Showing posts with label Siem Reap. Show all posts
Showing posts with label Siem Reap. Show all posts

Tuesday, June 04, 2013

Cambodia: Day tour to Preah Vihear Temple from Siem Reap

Preah Vihear Cambodia
Ever since the Preah Vihear Temple in Cambodia was inscribed in the UNESCO World Heritage List in 2008, I've been wanting to go. Among the numerous temples buult during the Khmer Emprie, Preah Vihear is said to have the most spectacular setting, built on top of a 525-meter cliff with fantastic views of the plains below.

Preah Vihear Cambodia
After many missed opportunities to visit Cambodia the past few years, I was finally back. And the first thing I asked was where to find a day tour to Preah Vihear Temple from Siem Reap. Surprisingly, it was not easy to visit the temple. First, few people know about it which is both good and bad. Good because you'll have this majestic temple built on a cliff all to yourself (so enjoy this Khmer masterpiece before tourists start the invasion). Bad because demand then to visit is not high. So the second problem is that there are no regular group tours to going to Preah Vihear. And you'll be constrained to rent a vehicle which is expensive if you are alone.

It was also not easy finding a vehicle. Well it was, but they'd usually charge you over US$200 for the day trip, too much if I was going alone. Some tour companies charge per head and won't give you car or van rates but the all-inclusive cost that includes lunch and your guide. Plus I couldn't find people who wanted to go really badly to share the costs with me. While I got some people interested, they'd get scared away by the rates. A Cambodian friend also told me that they got to rent a car several months ago for just US$100. So the overcharging was quite evident.

Good thing a day before my visit, a local partner offered to call a friend to get a friendly rate. And a friendly rate I got! Regular price is US$150 (contact details below). So the visit to Preah Vihear was on!

Preah Vihear Cambodia
Banteay Srei is a red sandstone Khmer temple dedicated to the Hindu god Shiva
Preah Vihear Cambodia
The inner enclosure of Banteay Srei is exquisitely carved with decorative motifs that include kala (a monster symbolic of time), dvarpala (an armed protector of the temple) and devata (demi-goddess)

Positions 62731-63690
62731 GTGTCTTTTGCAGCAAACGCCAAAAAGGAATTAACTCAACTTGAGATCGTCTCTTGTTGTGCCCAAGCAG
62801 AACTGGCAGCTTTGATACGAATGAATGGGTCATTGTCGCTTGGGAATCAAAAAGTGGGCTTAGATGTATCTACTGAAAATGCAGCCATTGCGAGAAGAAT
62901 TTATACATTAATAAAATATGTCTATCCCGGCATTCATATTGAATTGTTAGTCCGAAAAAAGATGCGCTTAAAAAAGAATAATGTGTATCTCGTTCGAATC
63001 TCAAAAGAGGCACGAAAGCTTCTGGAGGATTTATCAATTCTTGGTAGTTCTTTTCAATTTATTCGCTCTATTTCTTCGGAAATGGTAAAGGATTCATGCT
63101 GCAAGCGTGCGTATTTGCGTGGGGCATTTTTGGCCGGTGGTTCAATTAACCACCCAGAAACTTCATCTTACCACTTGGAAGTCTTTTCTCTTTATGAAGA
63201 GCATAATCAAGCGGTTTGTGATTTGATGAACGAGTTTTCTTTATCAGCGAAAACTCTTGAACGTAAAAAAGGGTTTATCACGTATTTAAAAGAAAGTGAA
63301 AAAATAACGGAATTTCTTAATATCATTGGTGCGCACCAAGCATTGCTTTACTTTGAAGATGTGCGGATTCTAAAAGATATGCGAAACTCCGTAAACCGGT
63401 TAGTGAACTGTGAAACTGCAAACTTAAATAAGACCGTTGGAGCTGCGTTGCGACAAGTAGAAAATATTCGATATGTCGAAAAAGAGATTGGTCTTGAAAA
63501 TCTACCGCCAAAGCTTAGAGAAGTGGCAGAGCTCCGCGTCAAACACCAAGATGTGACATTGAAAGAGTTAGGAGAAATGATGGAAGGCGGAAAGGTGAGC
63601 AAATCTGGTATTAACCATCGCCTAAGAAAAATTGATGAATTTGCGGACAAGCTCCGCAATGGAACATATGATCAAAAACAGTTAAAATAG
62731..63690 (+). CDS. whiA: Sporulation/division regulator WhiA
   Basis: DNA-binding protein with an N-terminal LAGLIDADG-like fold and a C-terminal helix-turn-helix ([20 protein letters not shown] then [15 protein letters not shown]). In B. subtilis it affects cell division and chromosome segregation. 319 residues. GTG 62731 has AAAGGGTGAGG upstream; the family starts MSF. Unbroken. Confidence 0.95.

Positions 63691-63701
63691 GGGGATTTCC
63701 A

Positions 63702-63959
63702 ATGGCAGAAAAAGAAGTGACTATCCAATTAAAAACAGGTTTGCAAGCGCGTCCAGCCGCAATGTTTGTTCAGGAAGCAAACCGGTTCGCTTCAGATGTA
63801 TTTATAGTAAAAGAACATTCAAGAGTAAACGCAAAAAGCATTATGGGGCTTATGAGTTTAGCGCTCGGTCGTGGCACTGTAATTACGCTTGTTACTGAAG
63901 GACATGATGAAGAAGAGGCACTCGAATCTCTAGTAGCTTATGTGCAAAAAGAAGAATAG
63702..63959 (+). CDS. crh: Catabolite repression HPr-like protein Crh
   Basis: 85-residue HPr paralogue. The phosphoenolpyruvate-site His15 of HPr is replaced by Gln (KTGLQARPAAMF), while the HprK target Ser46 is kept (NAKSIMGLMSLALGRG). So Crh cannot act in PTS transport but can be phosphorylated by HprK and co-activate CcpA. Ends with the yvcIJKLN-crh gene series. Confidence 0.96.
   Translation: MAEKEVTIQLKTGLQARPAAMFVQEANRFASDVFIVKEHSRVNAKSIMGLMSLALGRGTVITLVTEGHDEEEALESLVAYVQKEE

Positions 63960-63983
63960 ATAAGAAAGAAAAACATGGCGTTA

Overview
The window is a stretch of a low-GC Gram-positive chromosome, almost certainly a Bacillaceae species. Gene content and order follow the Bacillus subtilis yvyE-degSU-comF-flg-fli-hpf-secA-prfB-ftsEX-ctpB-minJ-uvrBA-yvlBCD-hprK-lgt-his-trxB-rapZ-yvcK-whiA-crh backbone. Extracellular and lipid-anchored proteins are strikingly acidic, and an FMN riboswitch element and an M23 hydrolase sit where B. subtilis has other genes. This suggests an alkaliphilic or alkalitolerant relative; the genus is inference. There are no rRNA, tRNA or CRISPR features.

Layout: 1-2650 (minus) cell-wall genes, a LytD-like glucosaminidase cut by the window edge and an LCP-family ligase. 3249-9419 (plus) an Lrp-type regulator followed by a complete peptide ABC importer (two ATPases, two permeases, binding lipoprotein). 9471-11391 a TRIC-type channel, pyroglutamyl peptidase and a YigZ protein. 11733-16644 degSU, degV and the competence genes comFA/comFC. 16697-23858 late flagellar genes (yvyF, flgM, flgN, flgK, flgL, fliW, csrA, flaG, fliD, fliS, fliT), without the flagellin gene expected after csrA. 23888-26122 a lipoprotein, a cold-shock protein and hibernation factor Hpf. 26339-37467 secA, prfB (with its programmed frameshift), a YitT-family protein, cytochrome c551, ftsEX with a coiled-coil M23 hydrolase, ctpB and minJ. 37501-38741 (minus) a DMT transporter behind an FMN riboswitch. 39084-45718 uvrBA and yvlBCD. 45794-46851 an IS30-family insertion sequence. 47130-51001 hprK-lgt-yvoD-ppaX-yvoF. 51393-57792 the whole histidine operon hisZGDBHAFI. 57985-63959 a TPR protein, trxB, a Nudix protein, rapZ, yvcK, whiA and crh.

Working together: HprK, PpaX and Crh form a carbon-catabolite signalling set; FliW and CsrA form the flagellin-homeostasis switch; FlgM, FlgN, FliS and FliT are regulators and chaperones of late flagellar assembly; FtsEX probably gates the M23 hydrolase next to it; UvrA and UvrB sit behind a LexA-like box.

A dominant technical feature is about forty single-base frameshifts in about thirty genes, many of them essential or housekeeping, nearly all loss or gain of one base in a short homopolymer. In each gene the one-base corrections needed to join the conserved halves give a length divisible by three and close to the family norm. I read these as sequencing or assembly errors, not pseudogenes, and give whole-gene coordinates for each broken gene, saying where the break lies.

It takes nearly four hours to get to Preah Vihear. Along the way, you could opt to pass by temples of the Angkor complex, especially a bit far from the main temple group like Banteay Srei, the exquisitely carved red sand stone temple dedicated to Shiva. But note that you will need an Angkor pass to visit, a day-pass costs US$20.

Before you could visit the temple, you have to pass by the ticket office at the foot of the mountain. Entrance is free (as of posting), but you have to register with your passport and they will issue you a ticket which you will have to show at two ticket inspection areas, at the foot of the mountain and right before the temple. Despite roads being well-paved most of the way, your rented vehicle, unless it's a 4x4, will not be allowed up since it can get really steep. So you will have to hire a motorcyle taxi (US$5 per person round-trip) or a pick-up truck (US$25 round-trip) also at the ticketing office to get you up to Preah Vihear Temple.

Preah Vihear Cambodia
Preah Vihear Cambodia
By now, it should be nearing lunch. So expect it to be extremely hot and humid. The temple complex is nearly a kilometer long, oriented along a north-south axis. So in total, you will be walking close to two kilometers under the sun. But it's most definitely worth it.

Preah Vihear Cambodia
Preah Vihear Cambodia
Preah Vihear Temple is a series of causeways, steps, gopuras (entrance pavilions) and courtyards before you reach the inner sanctuary. It takes about an hour and a half to two hours to make it to the main sanctuary and back to the drop off point where the motorcycle taxi waits for you.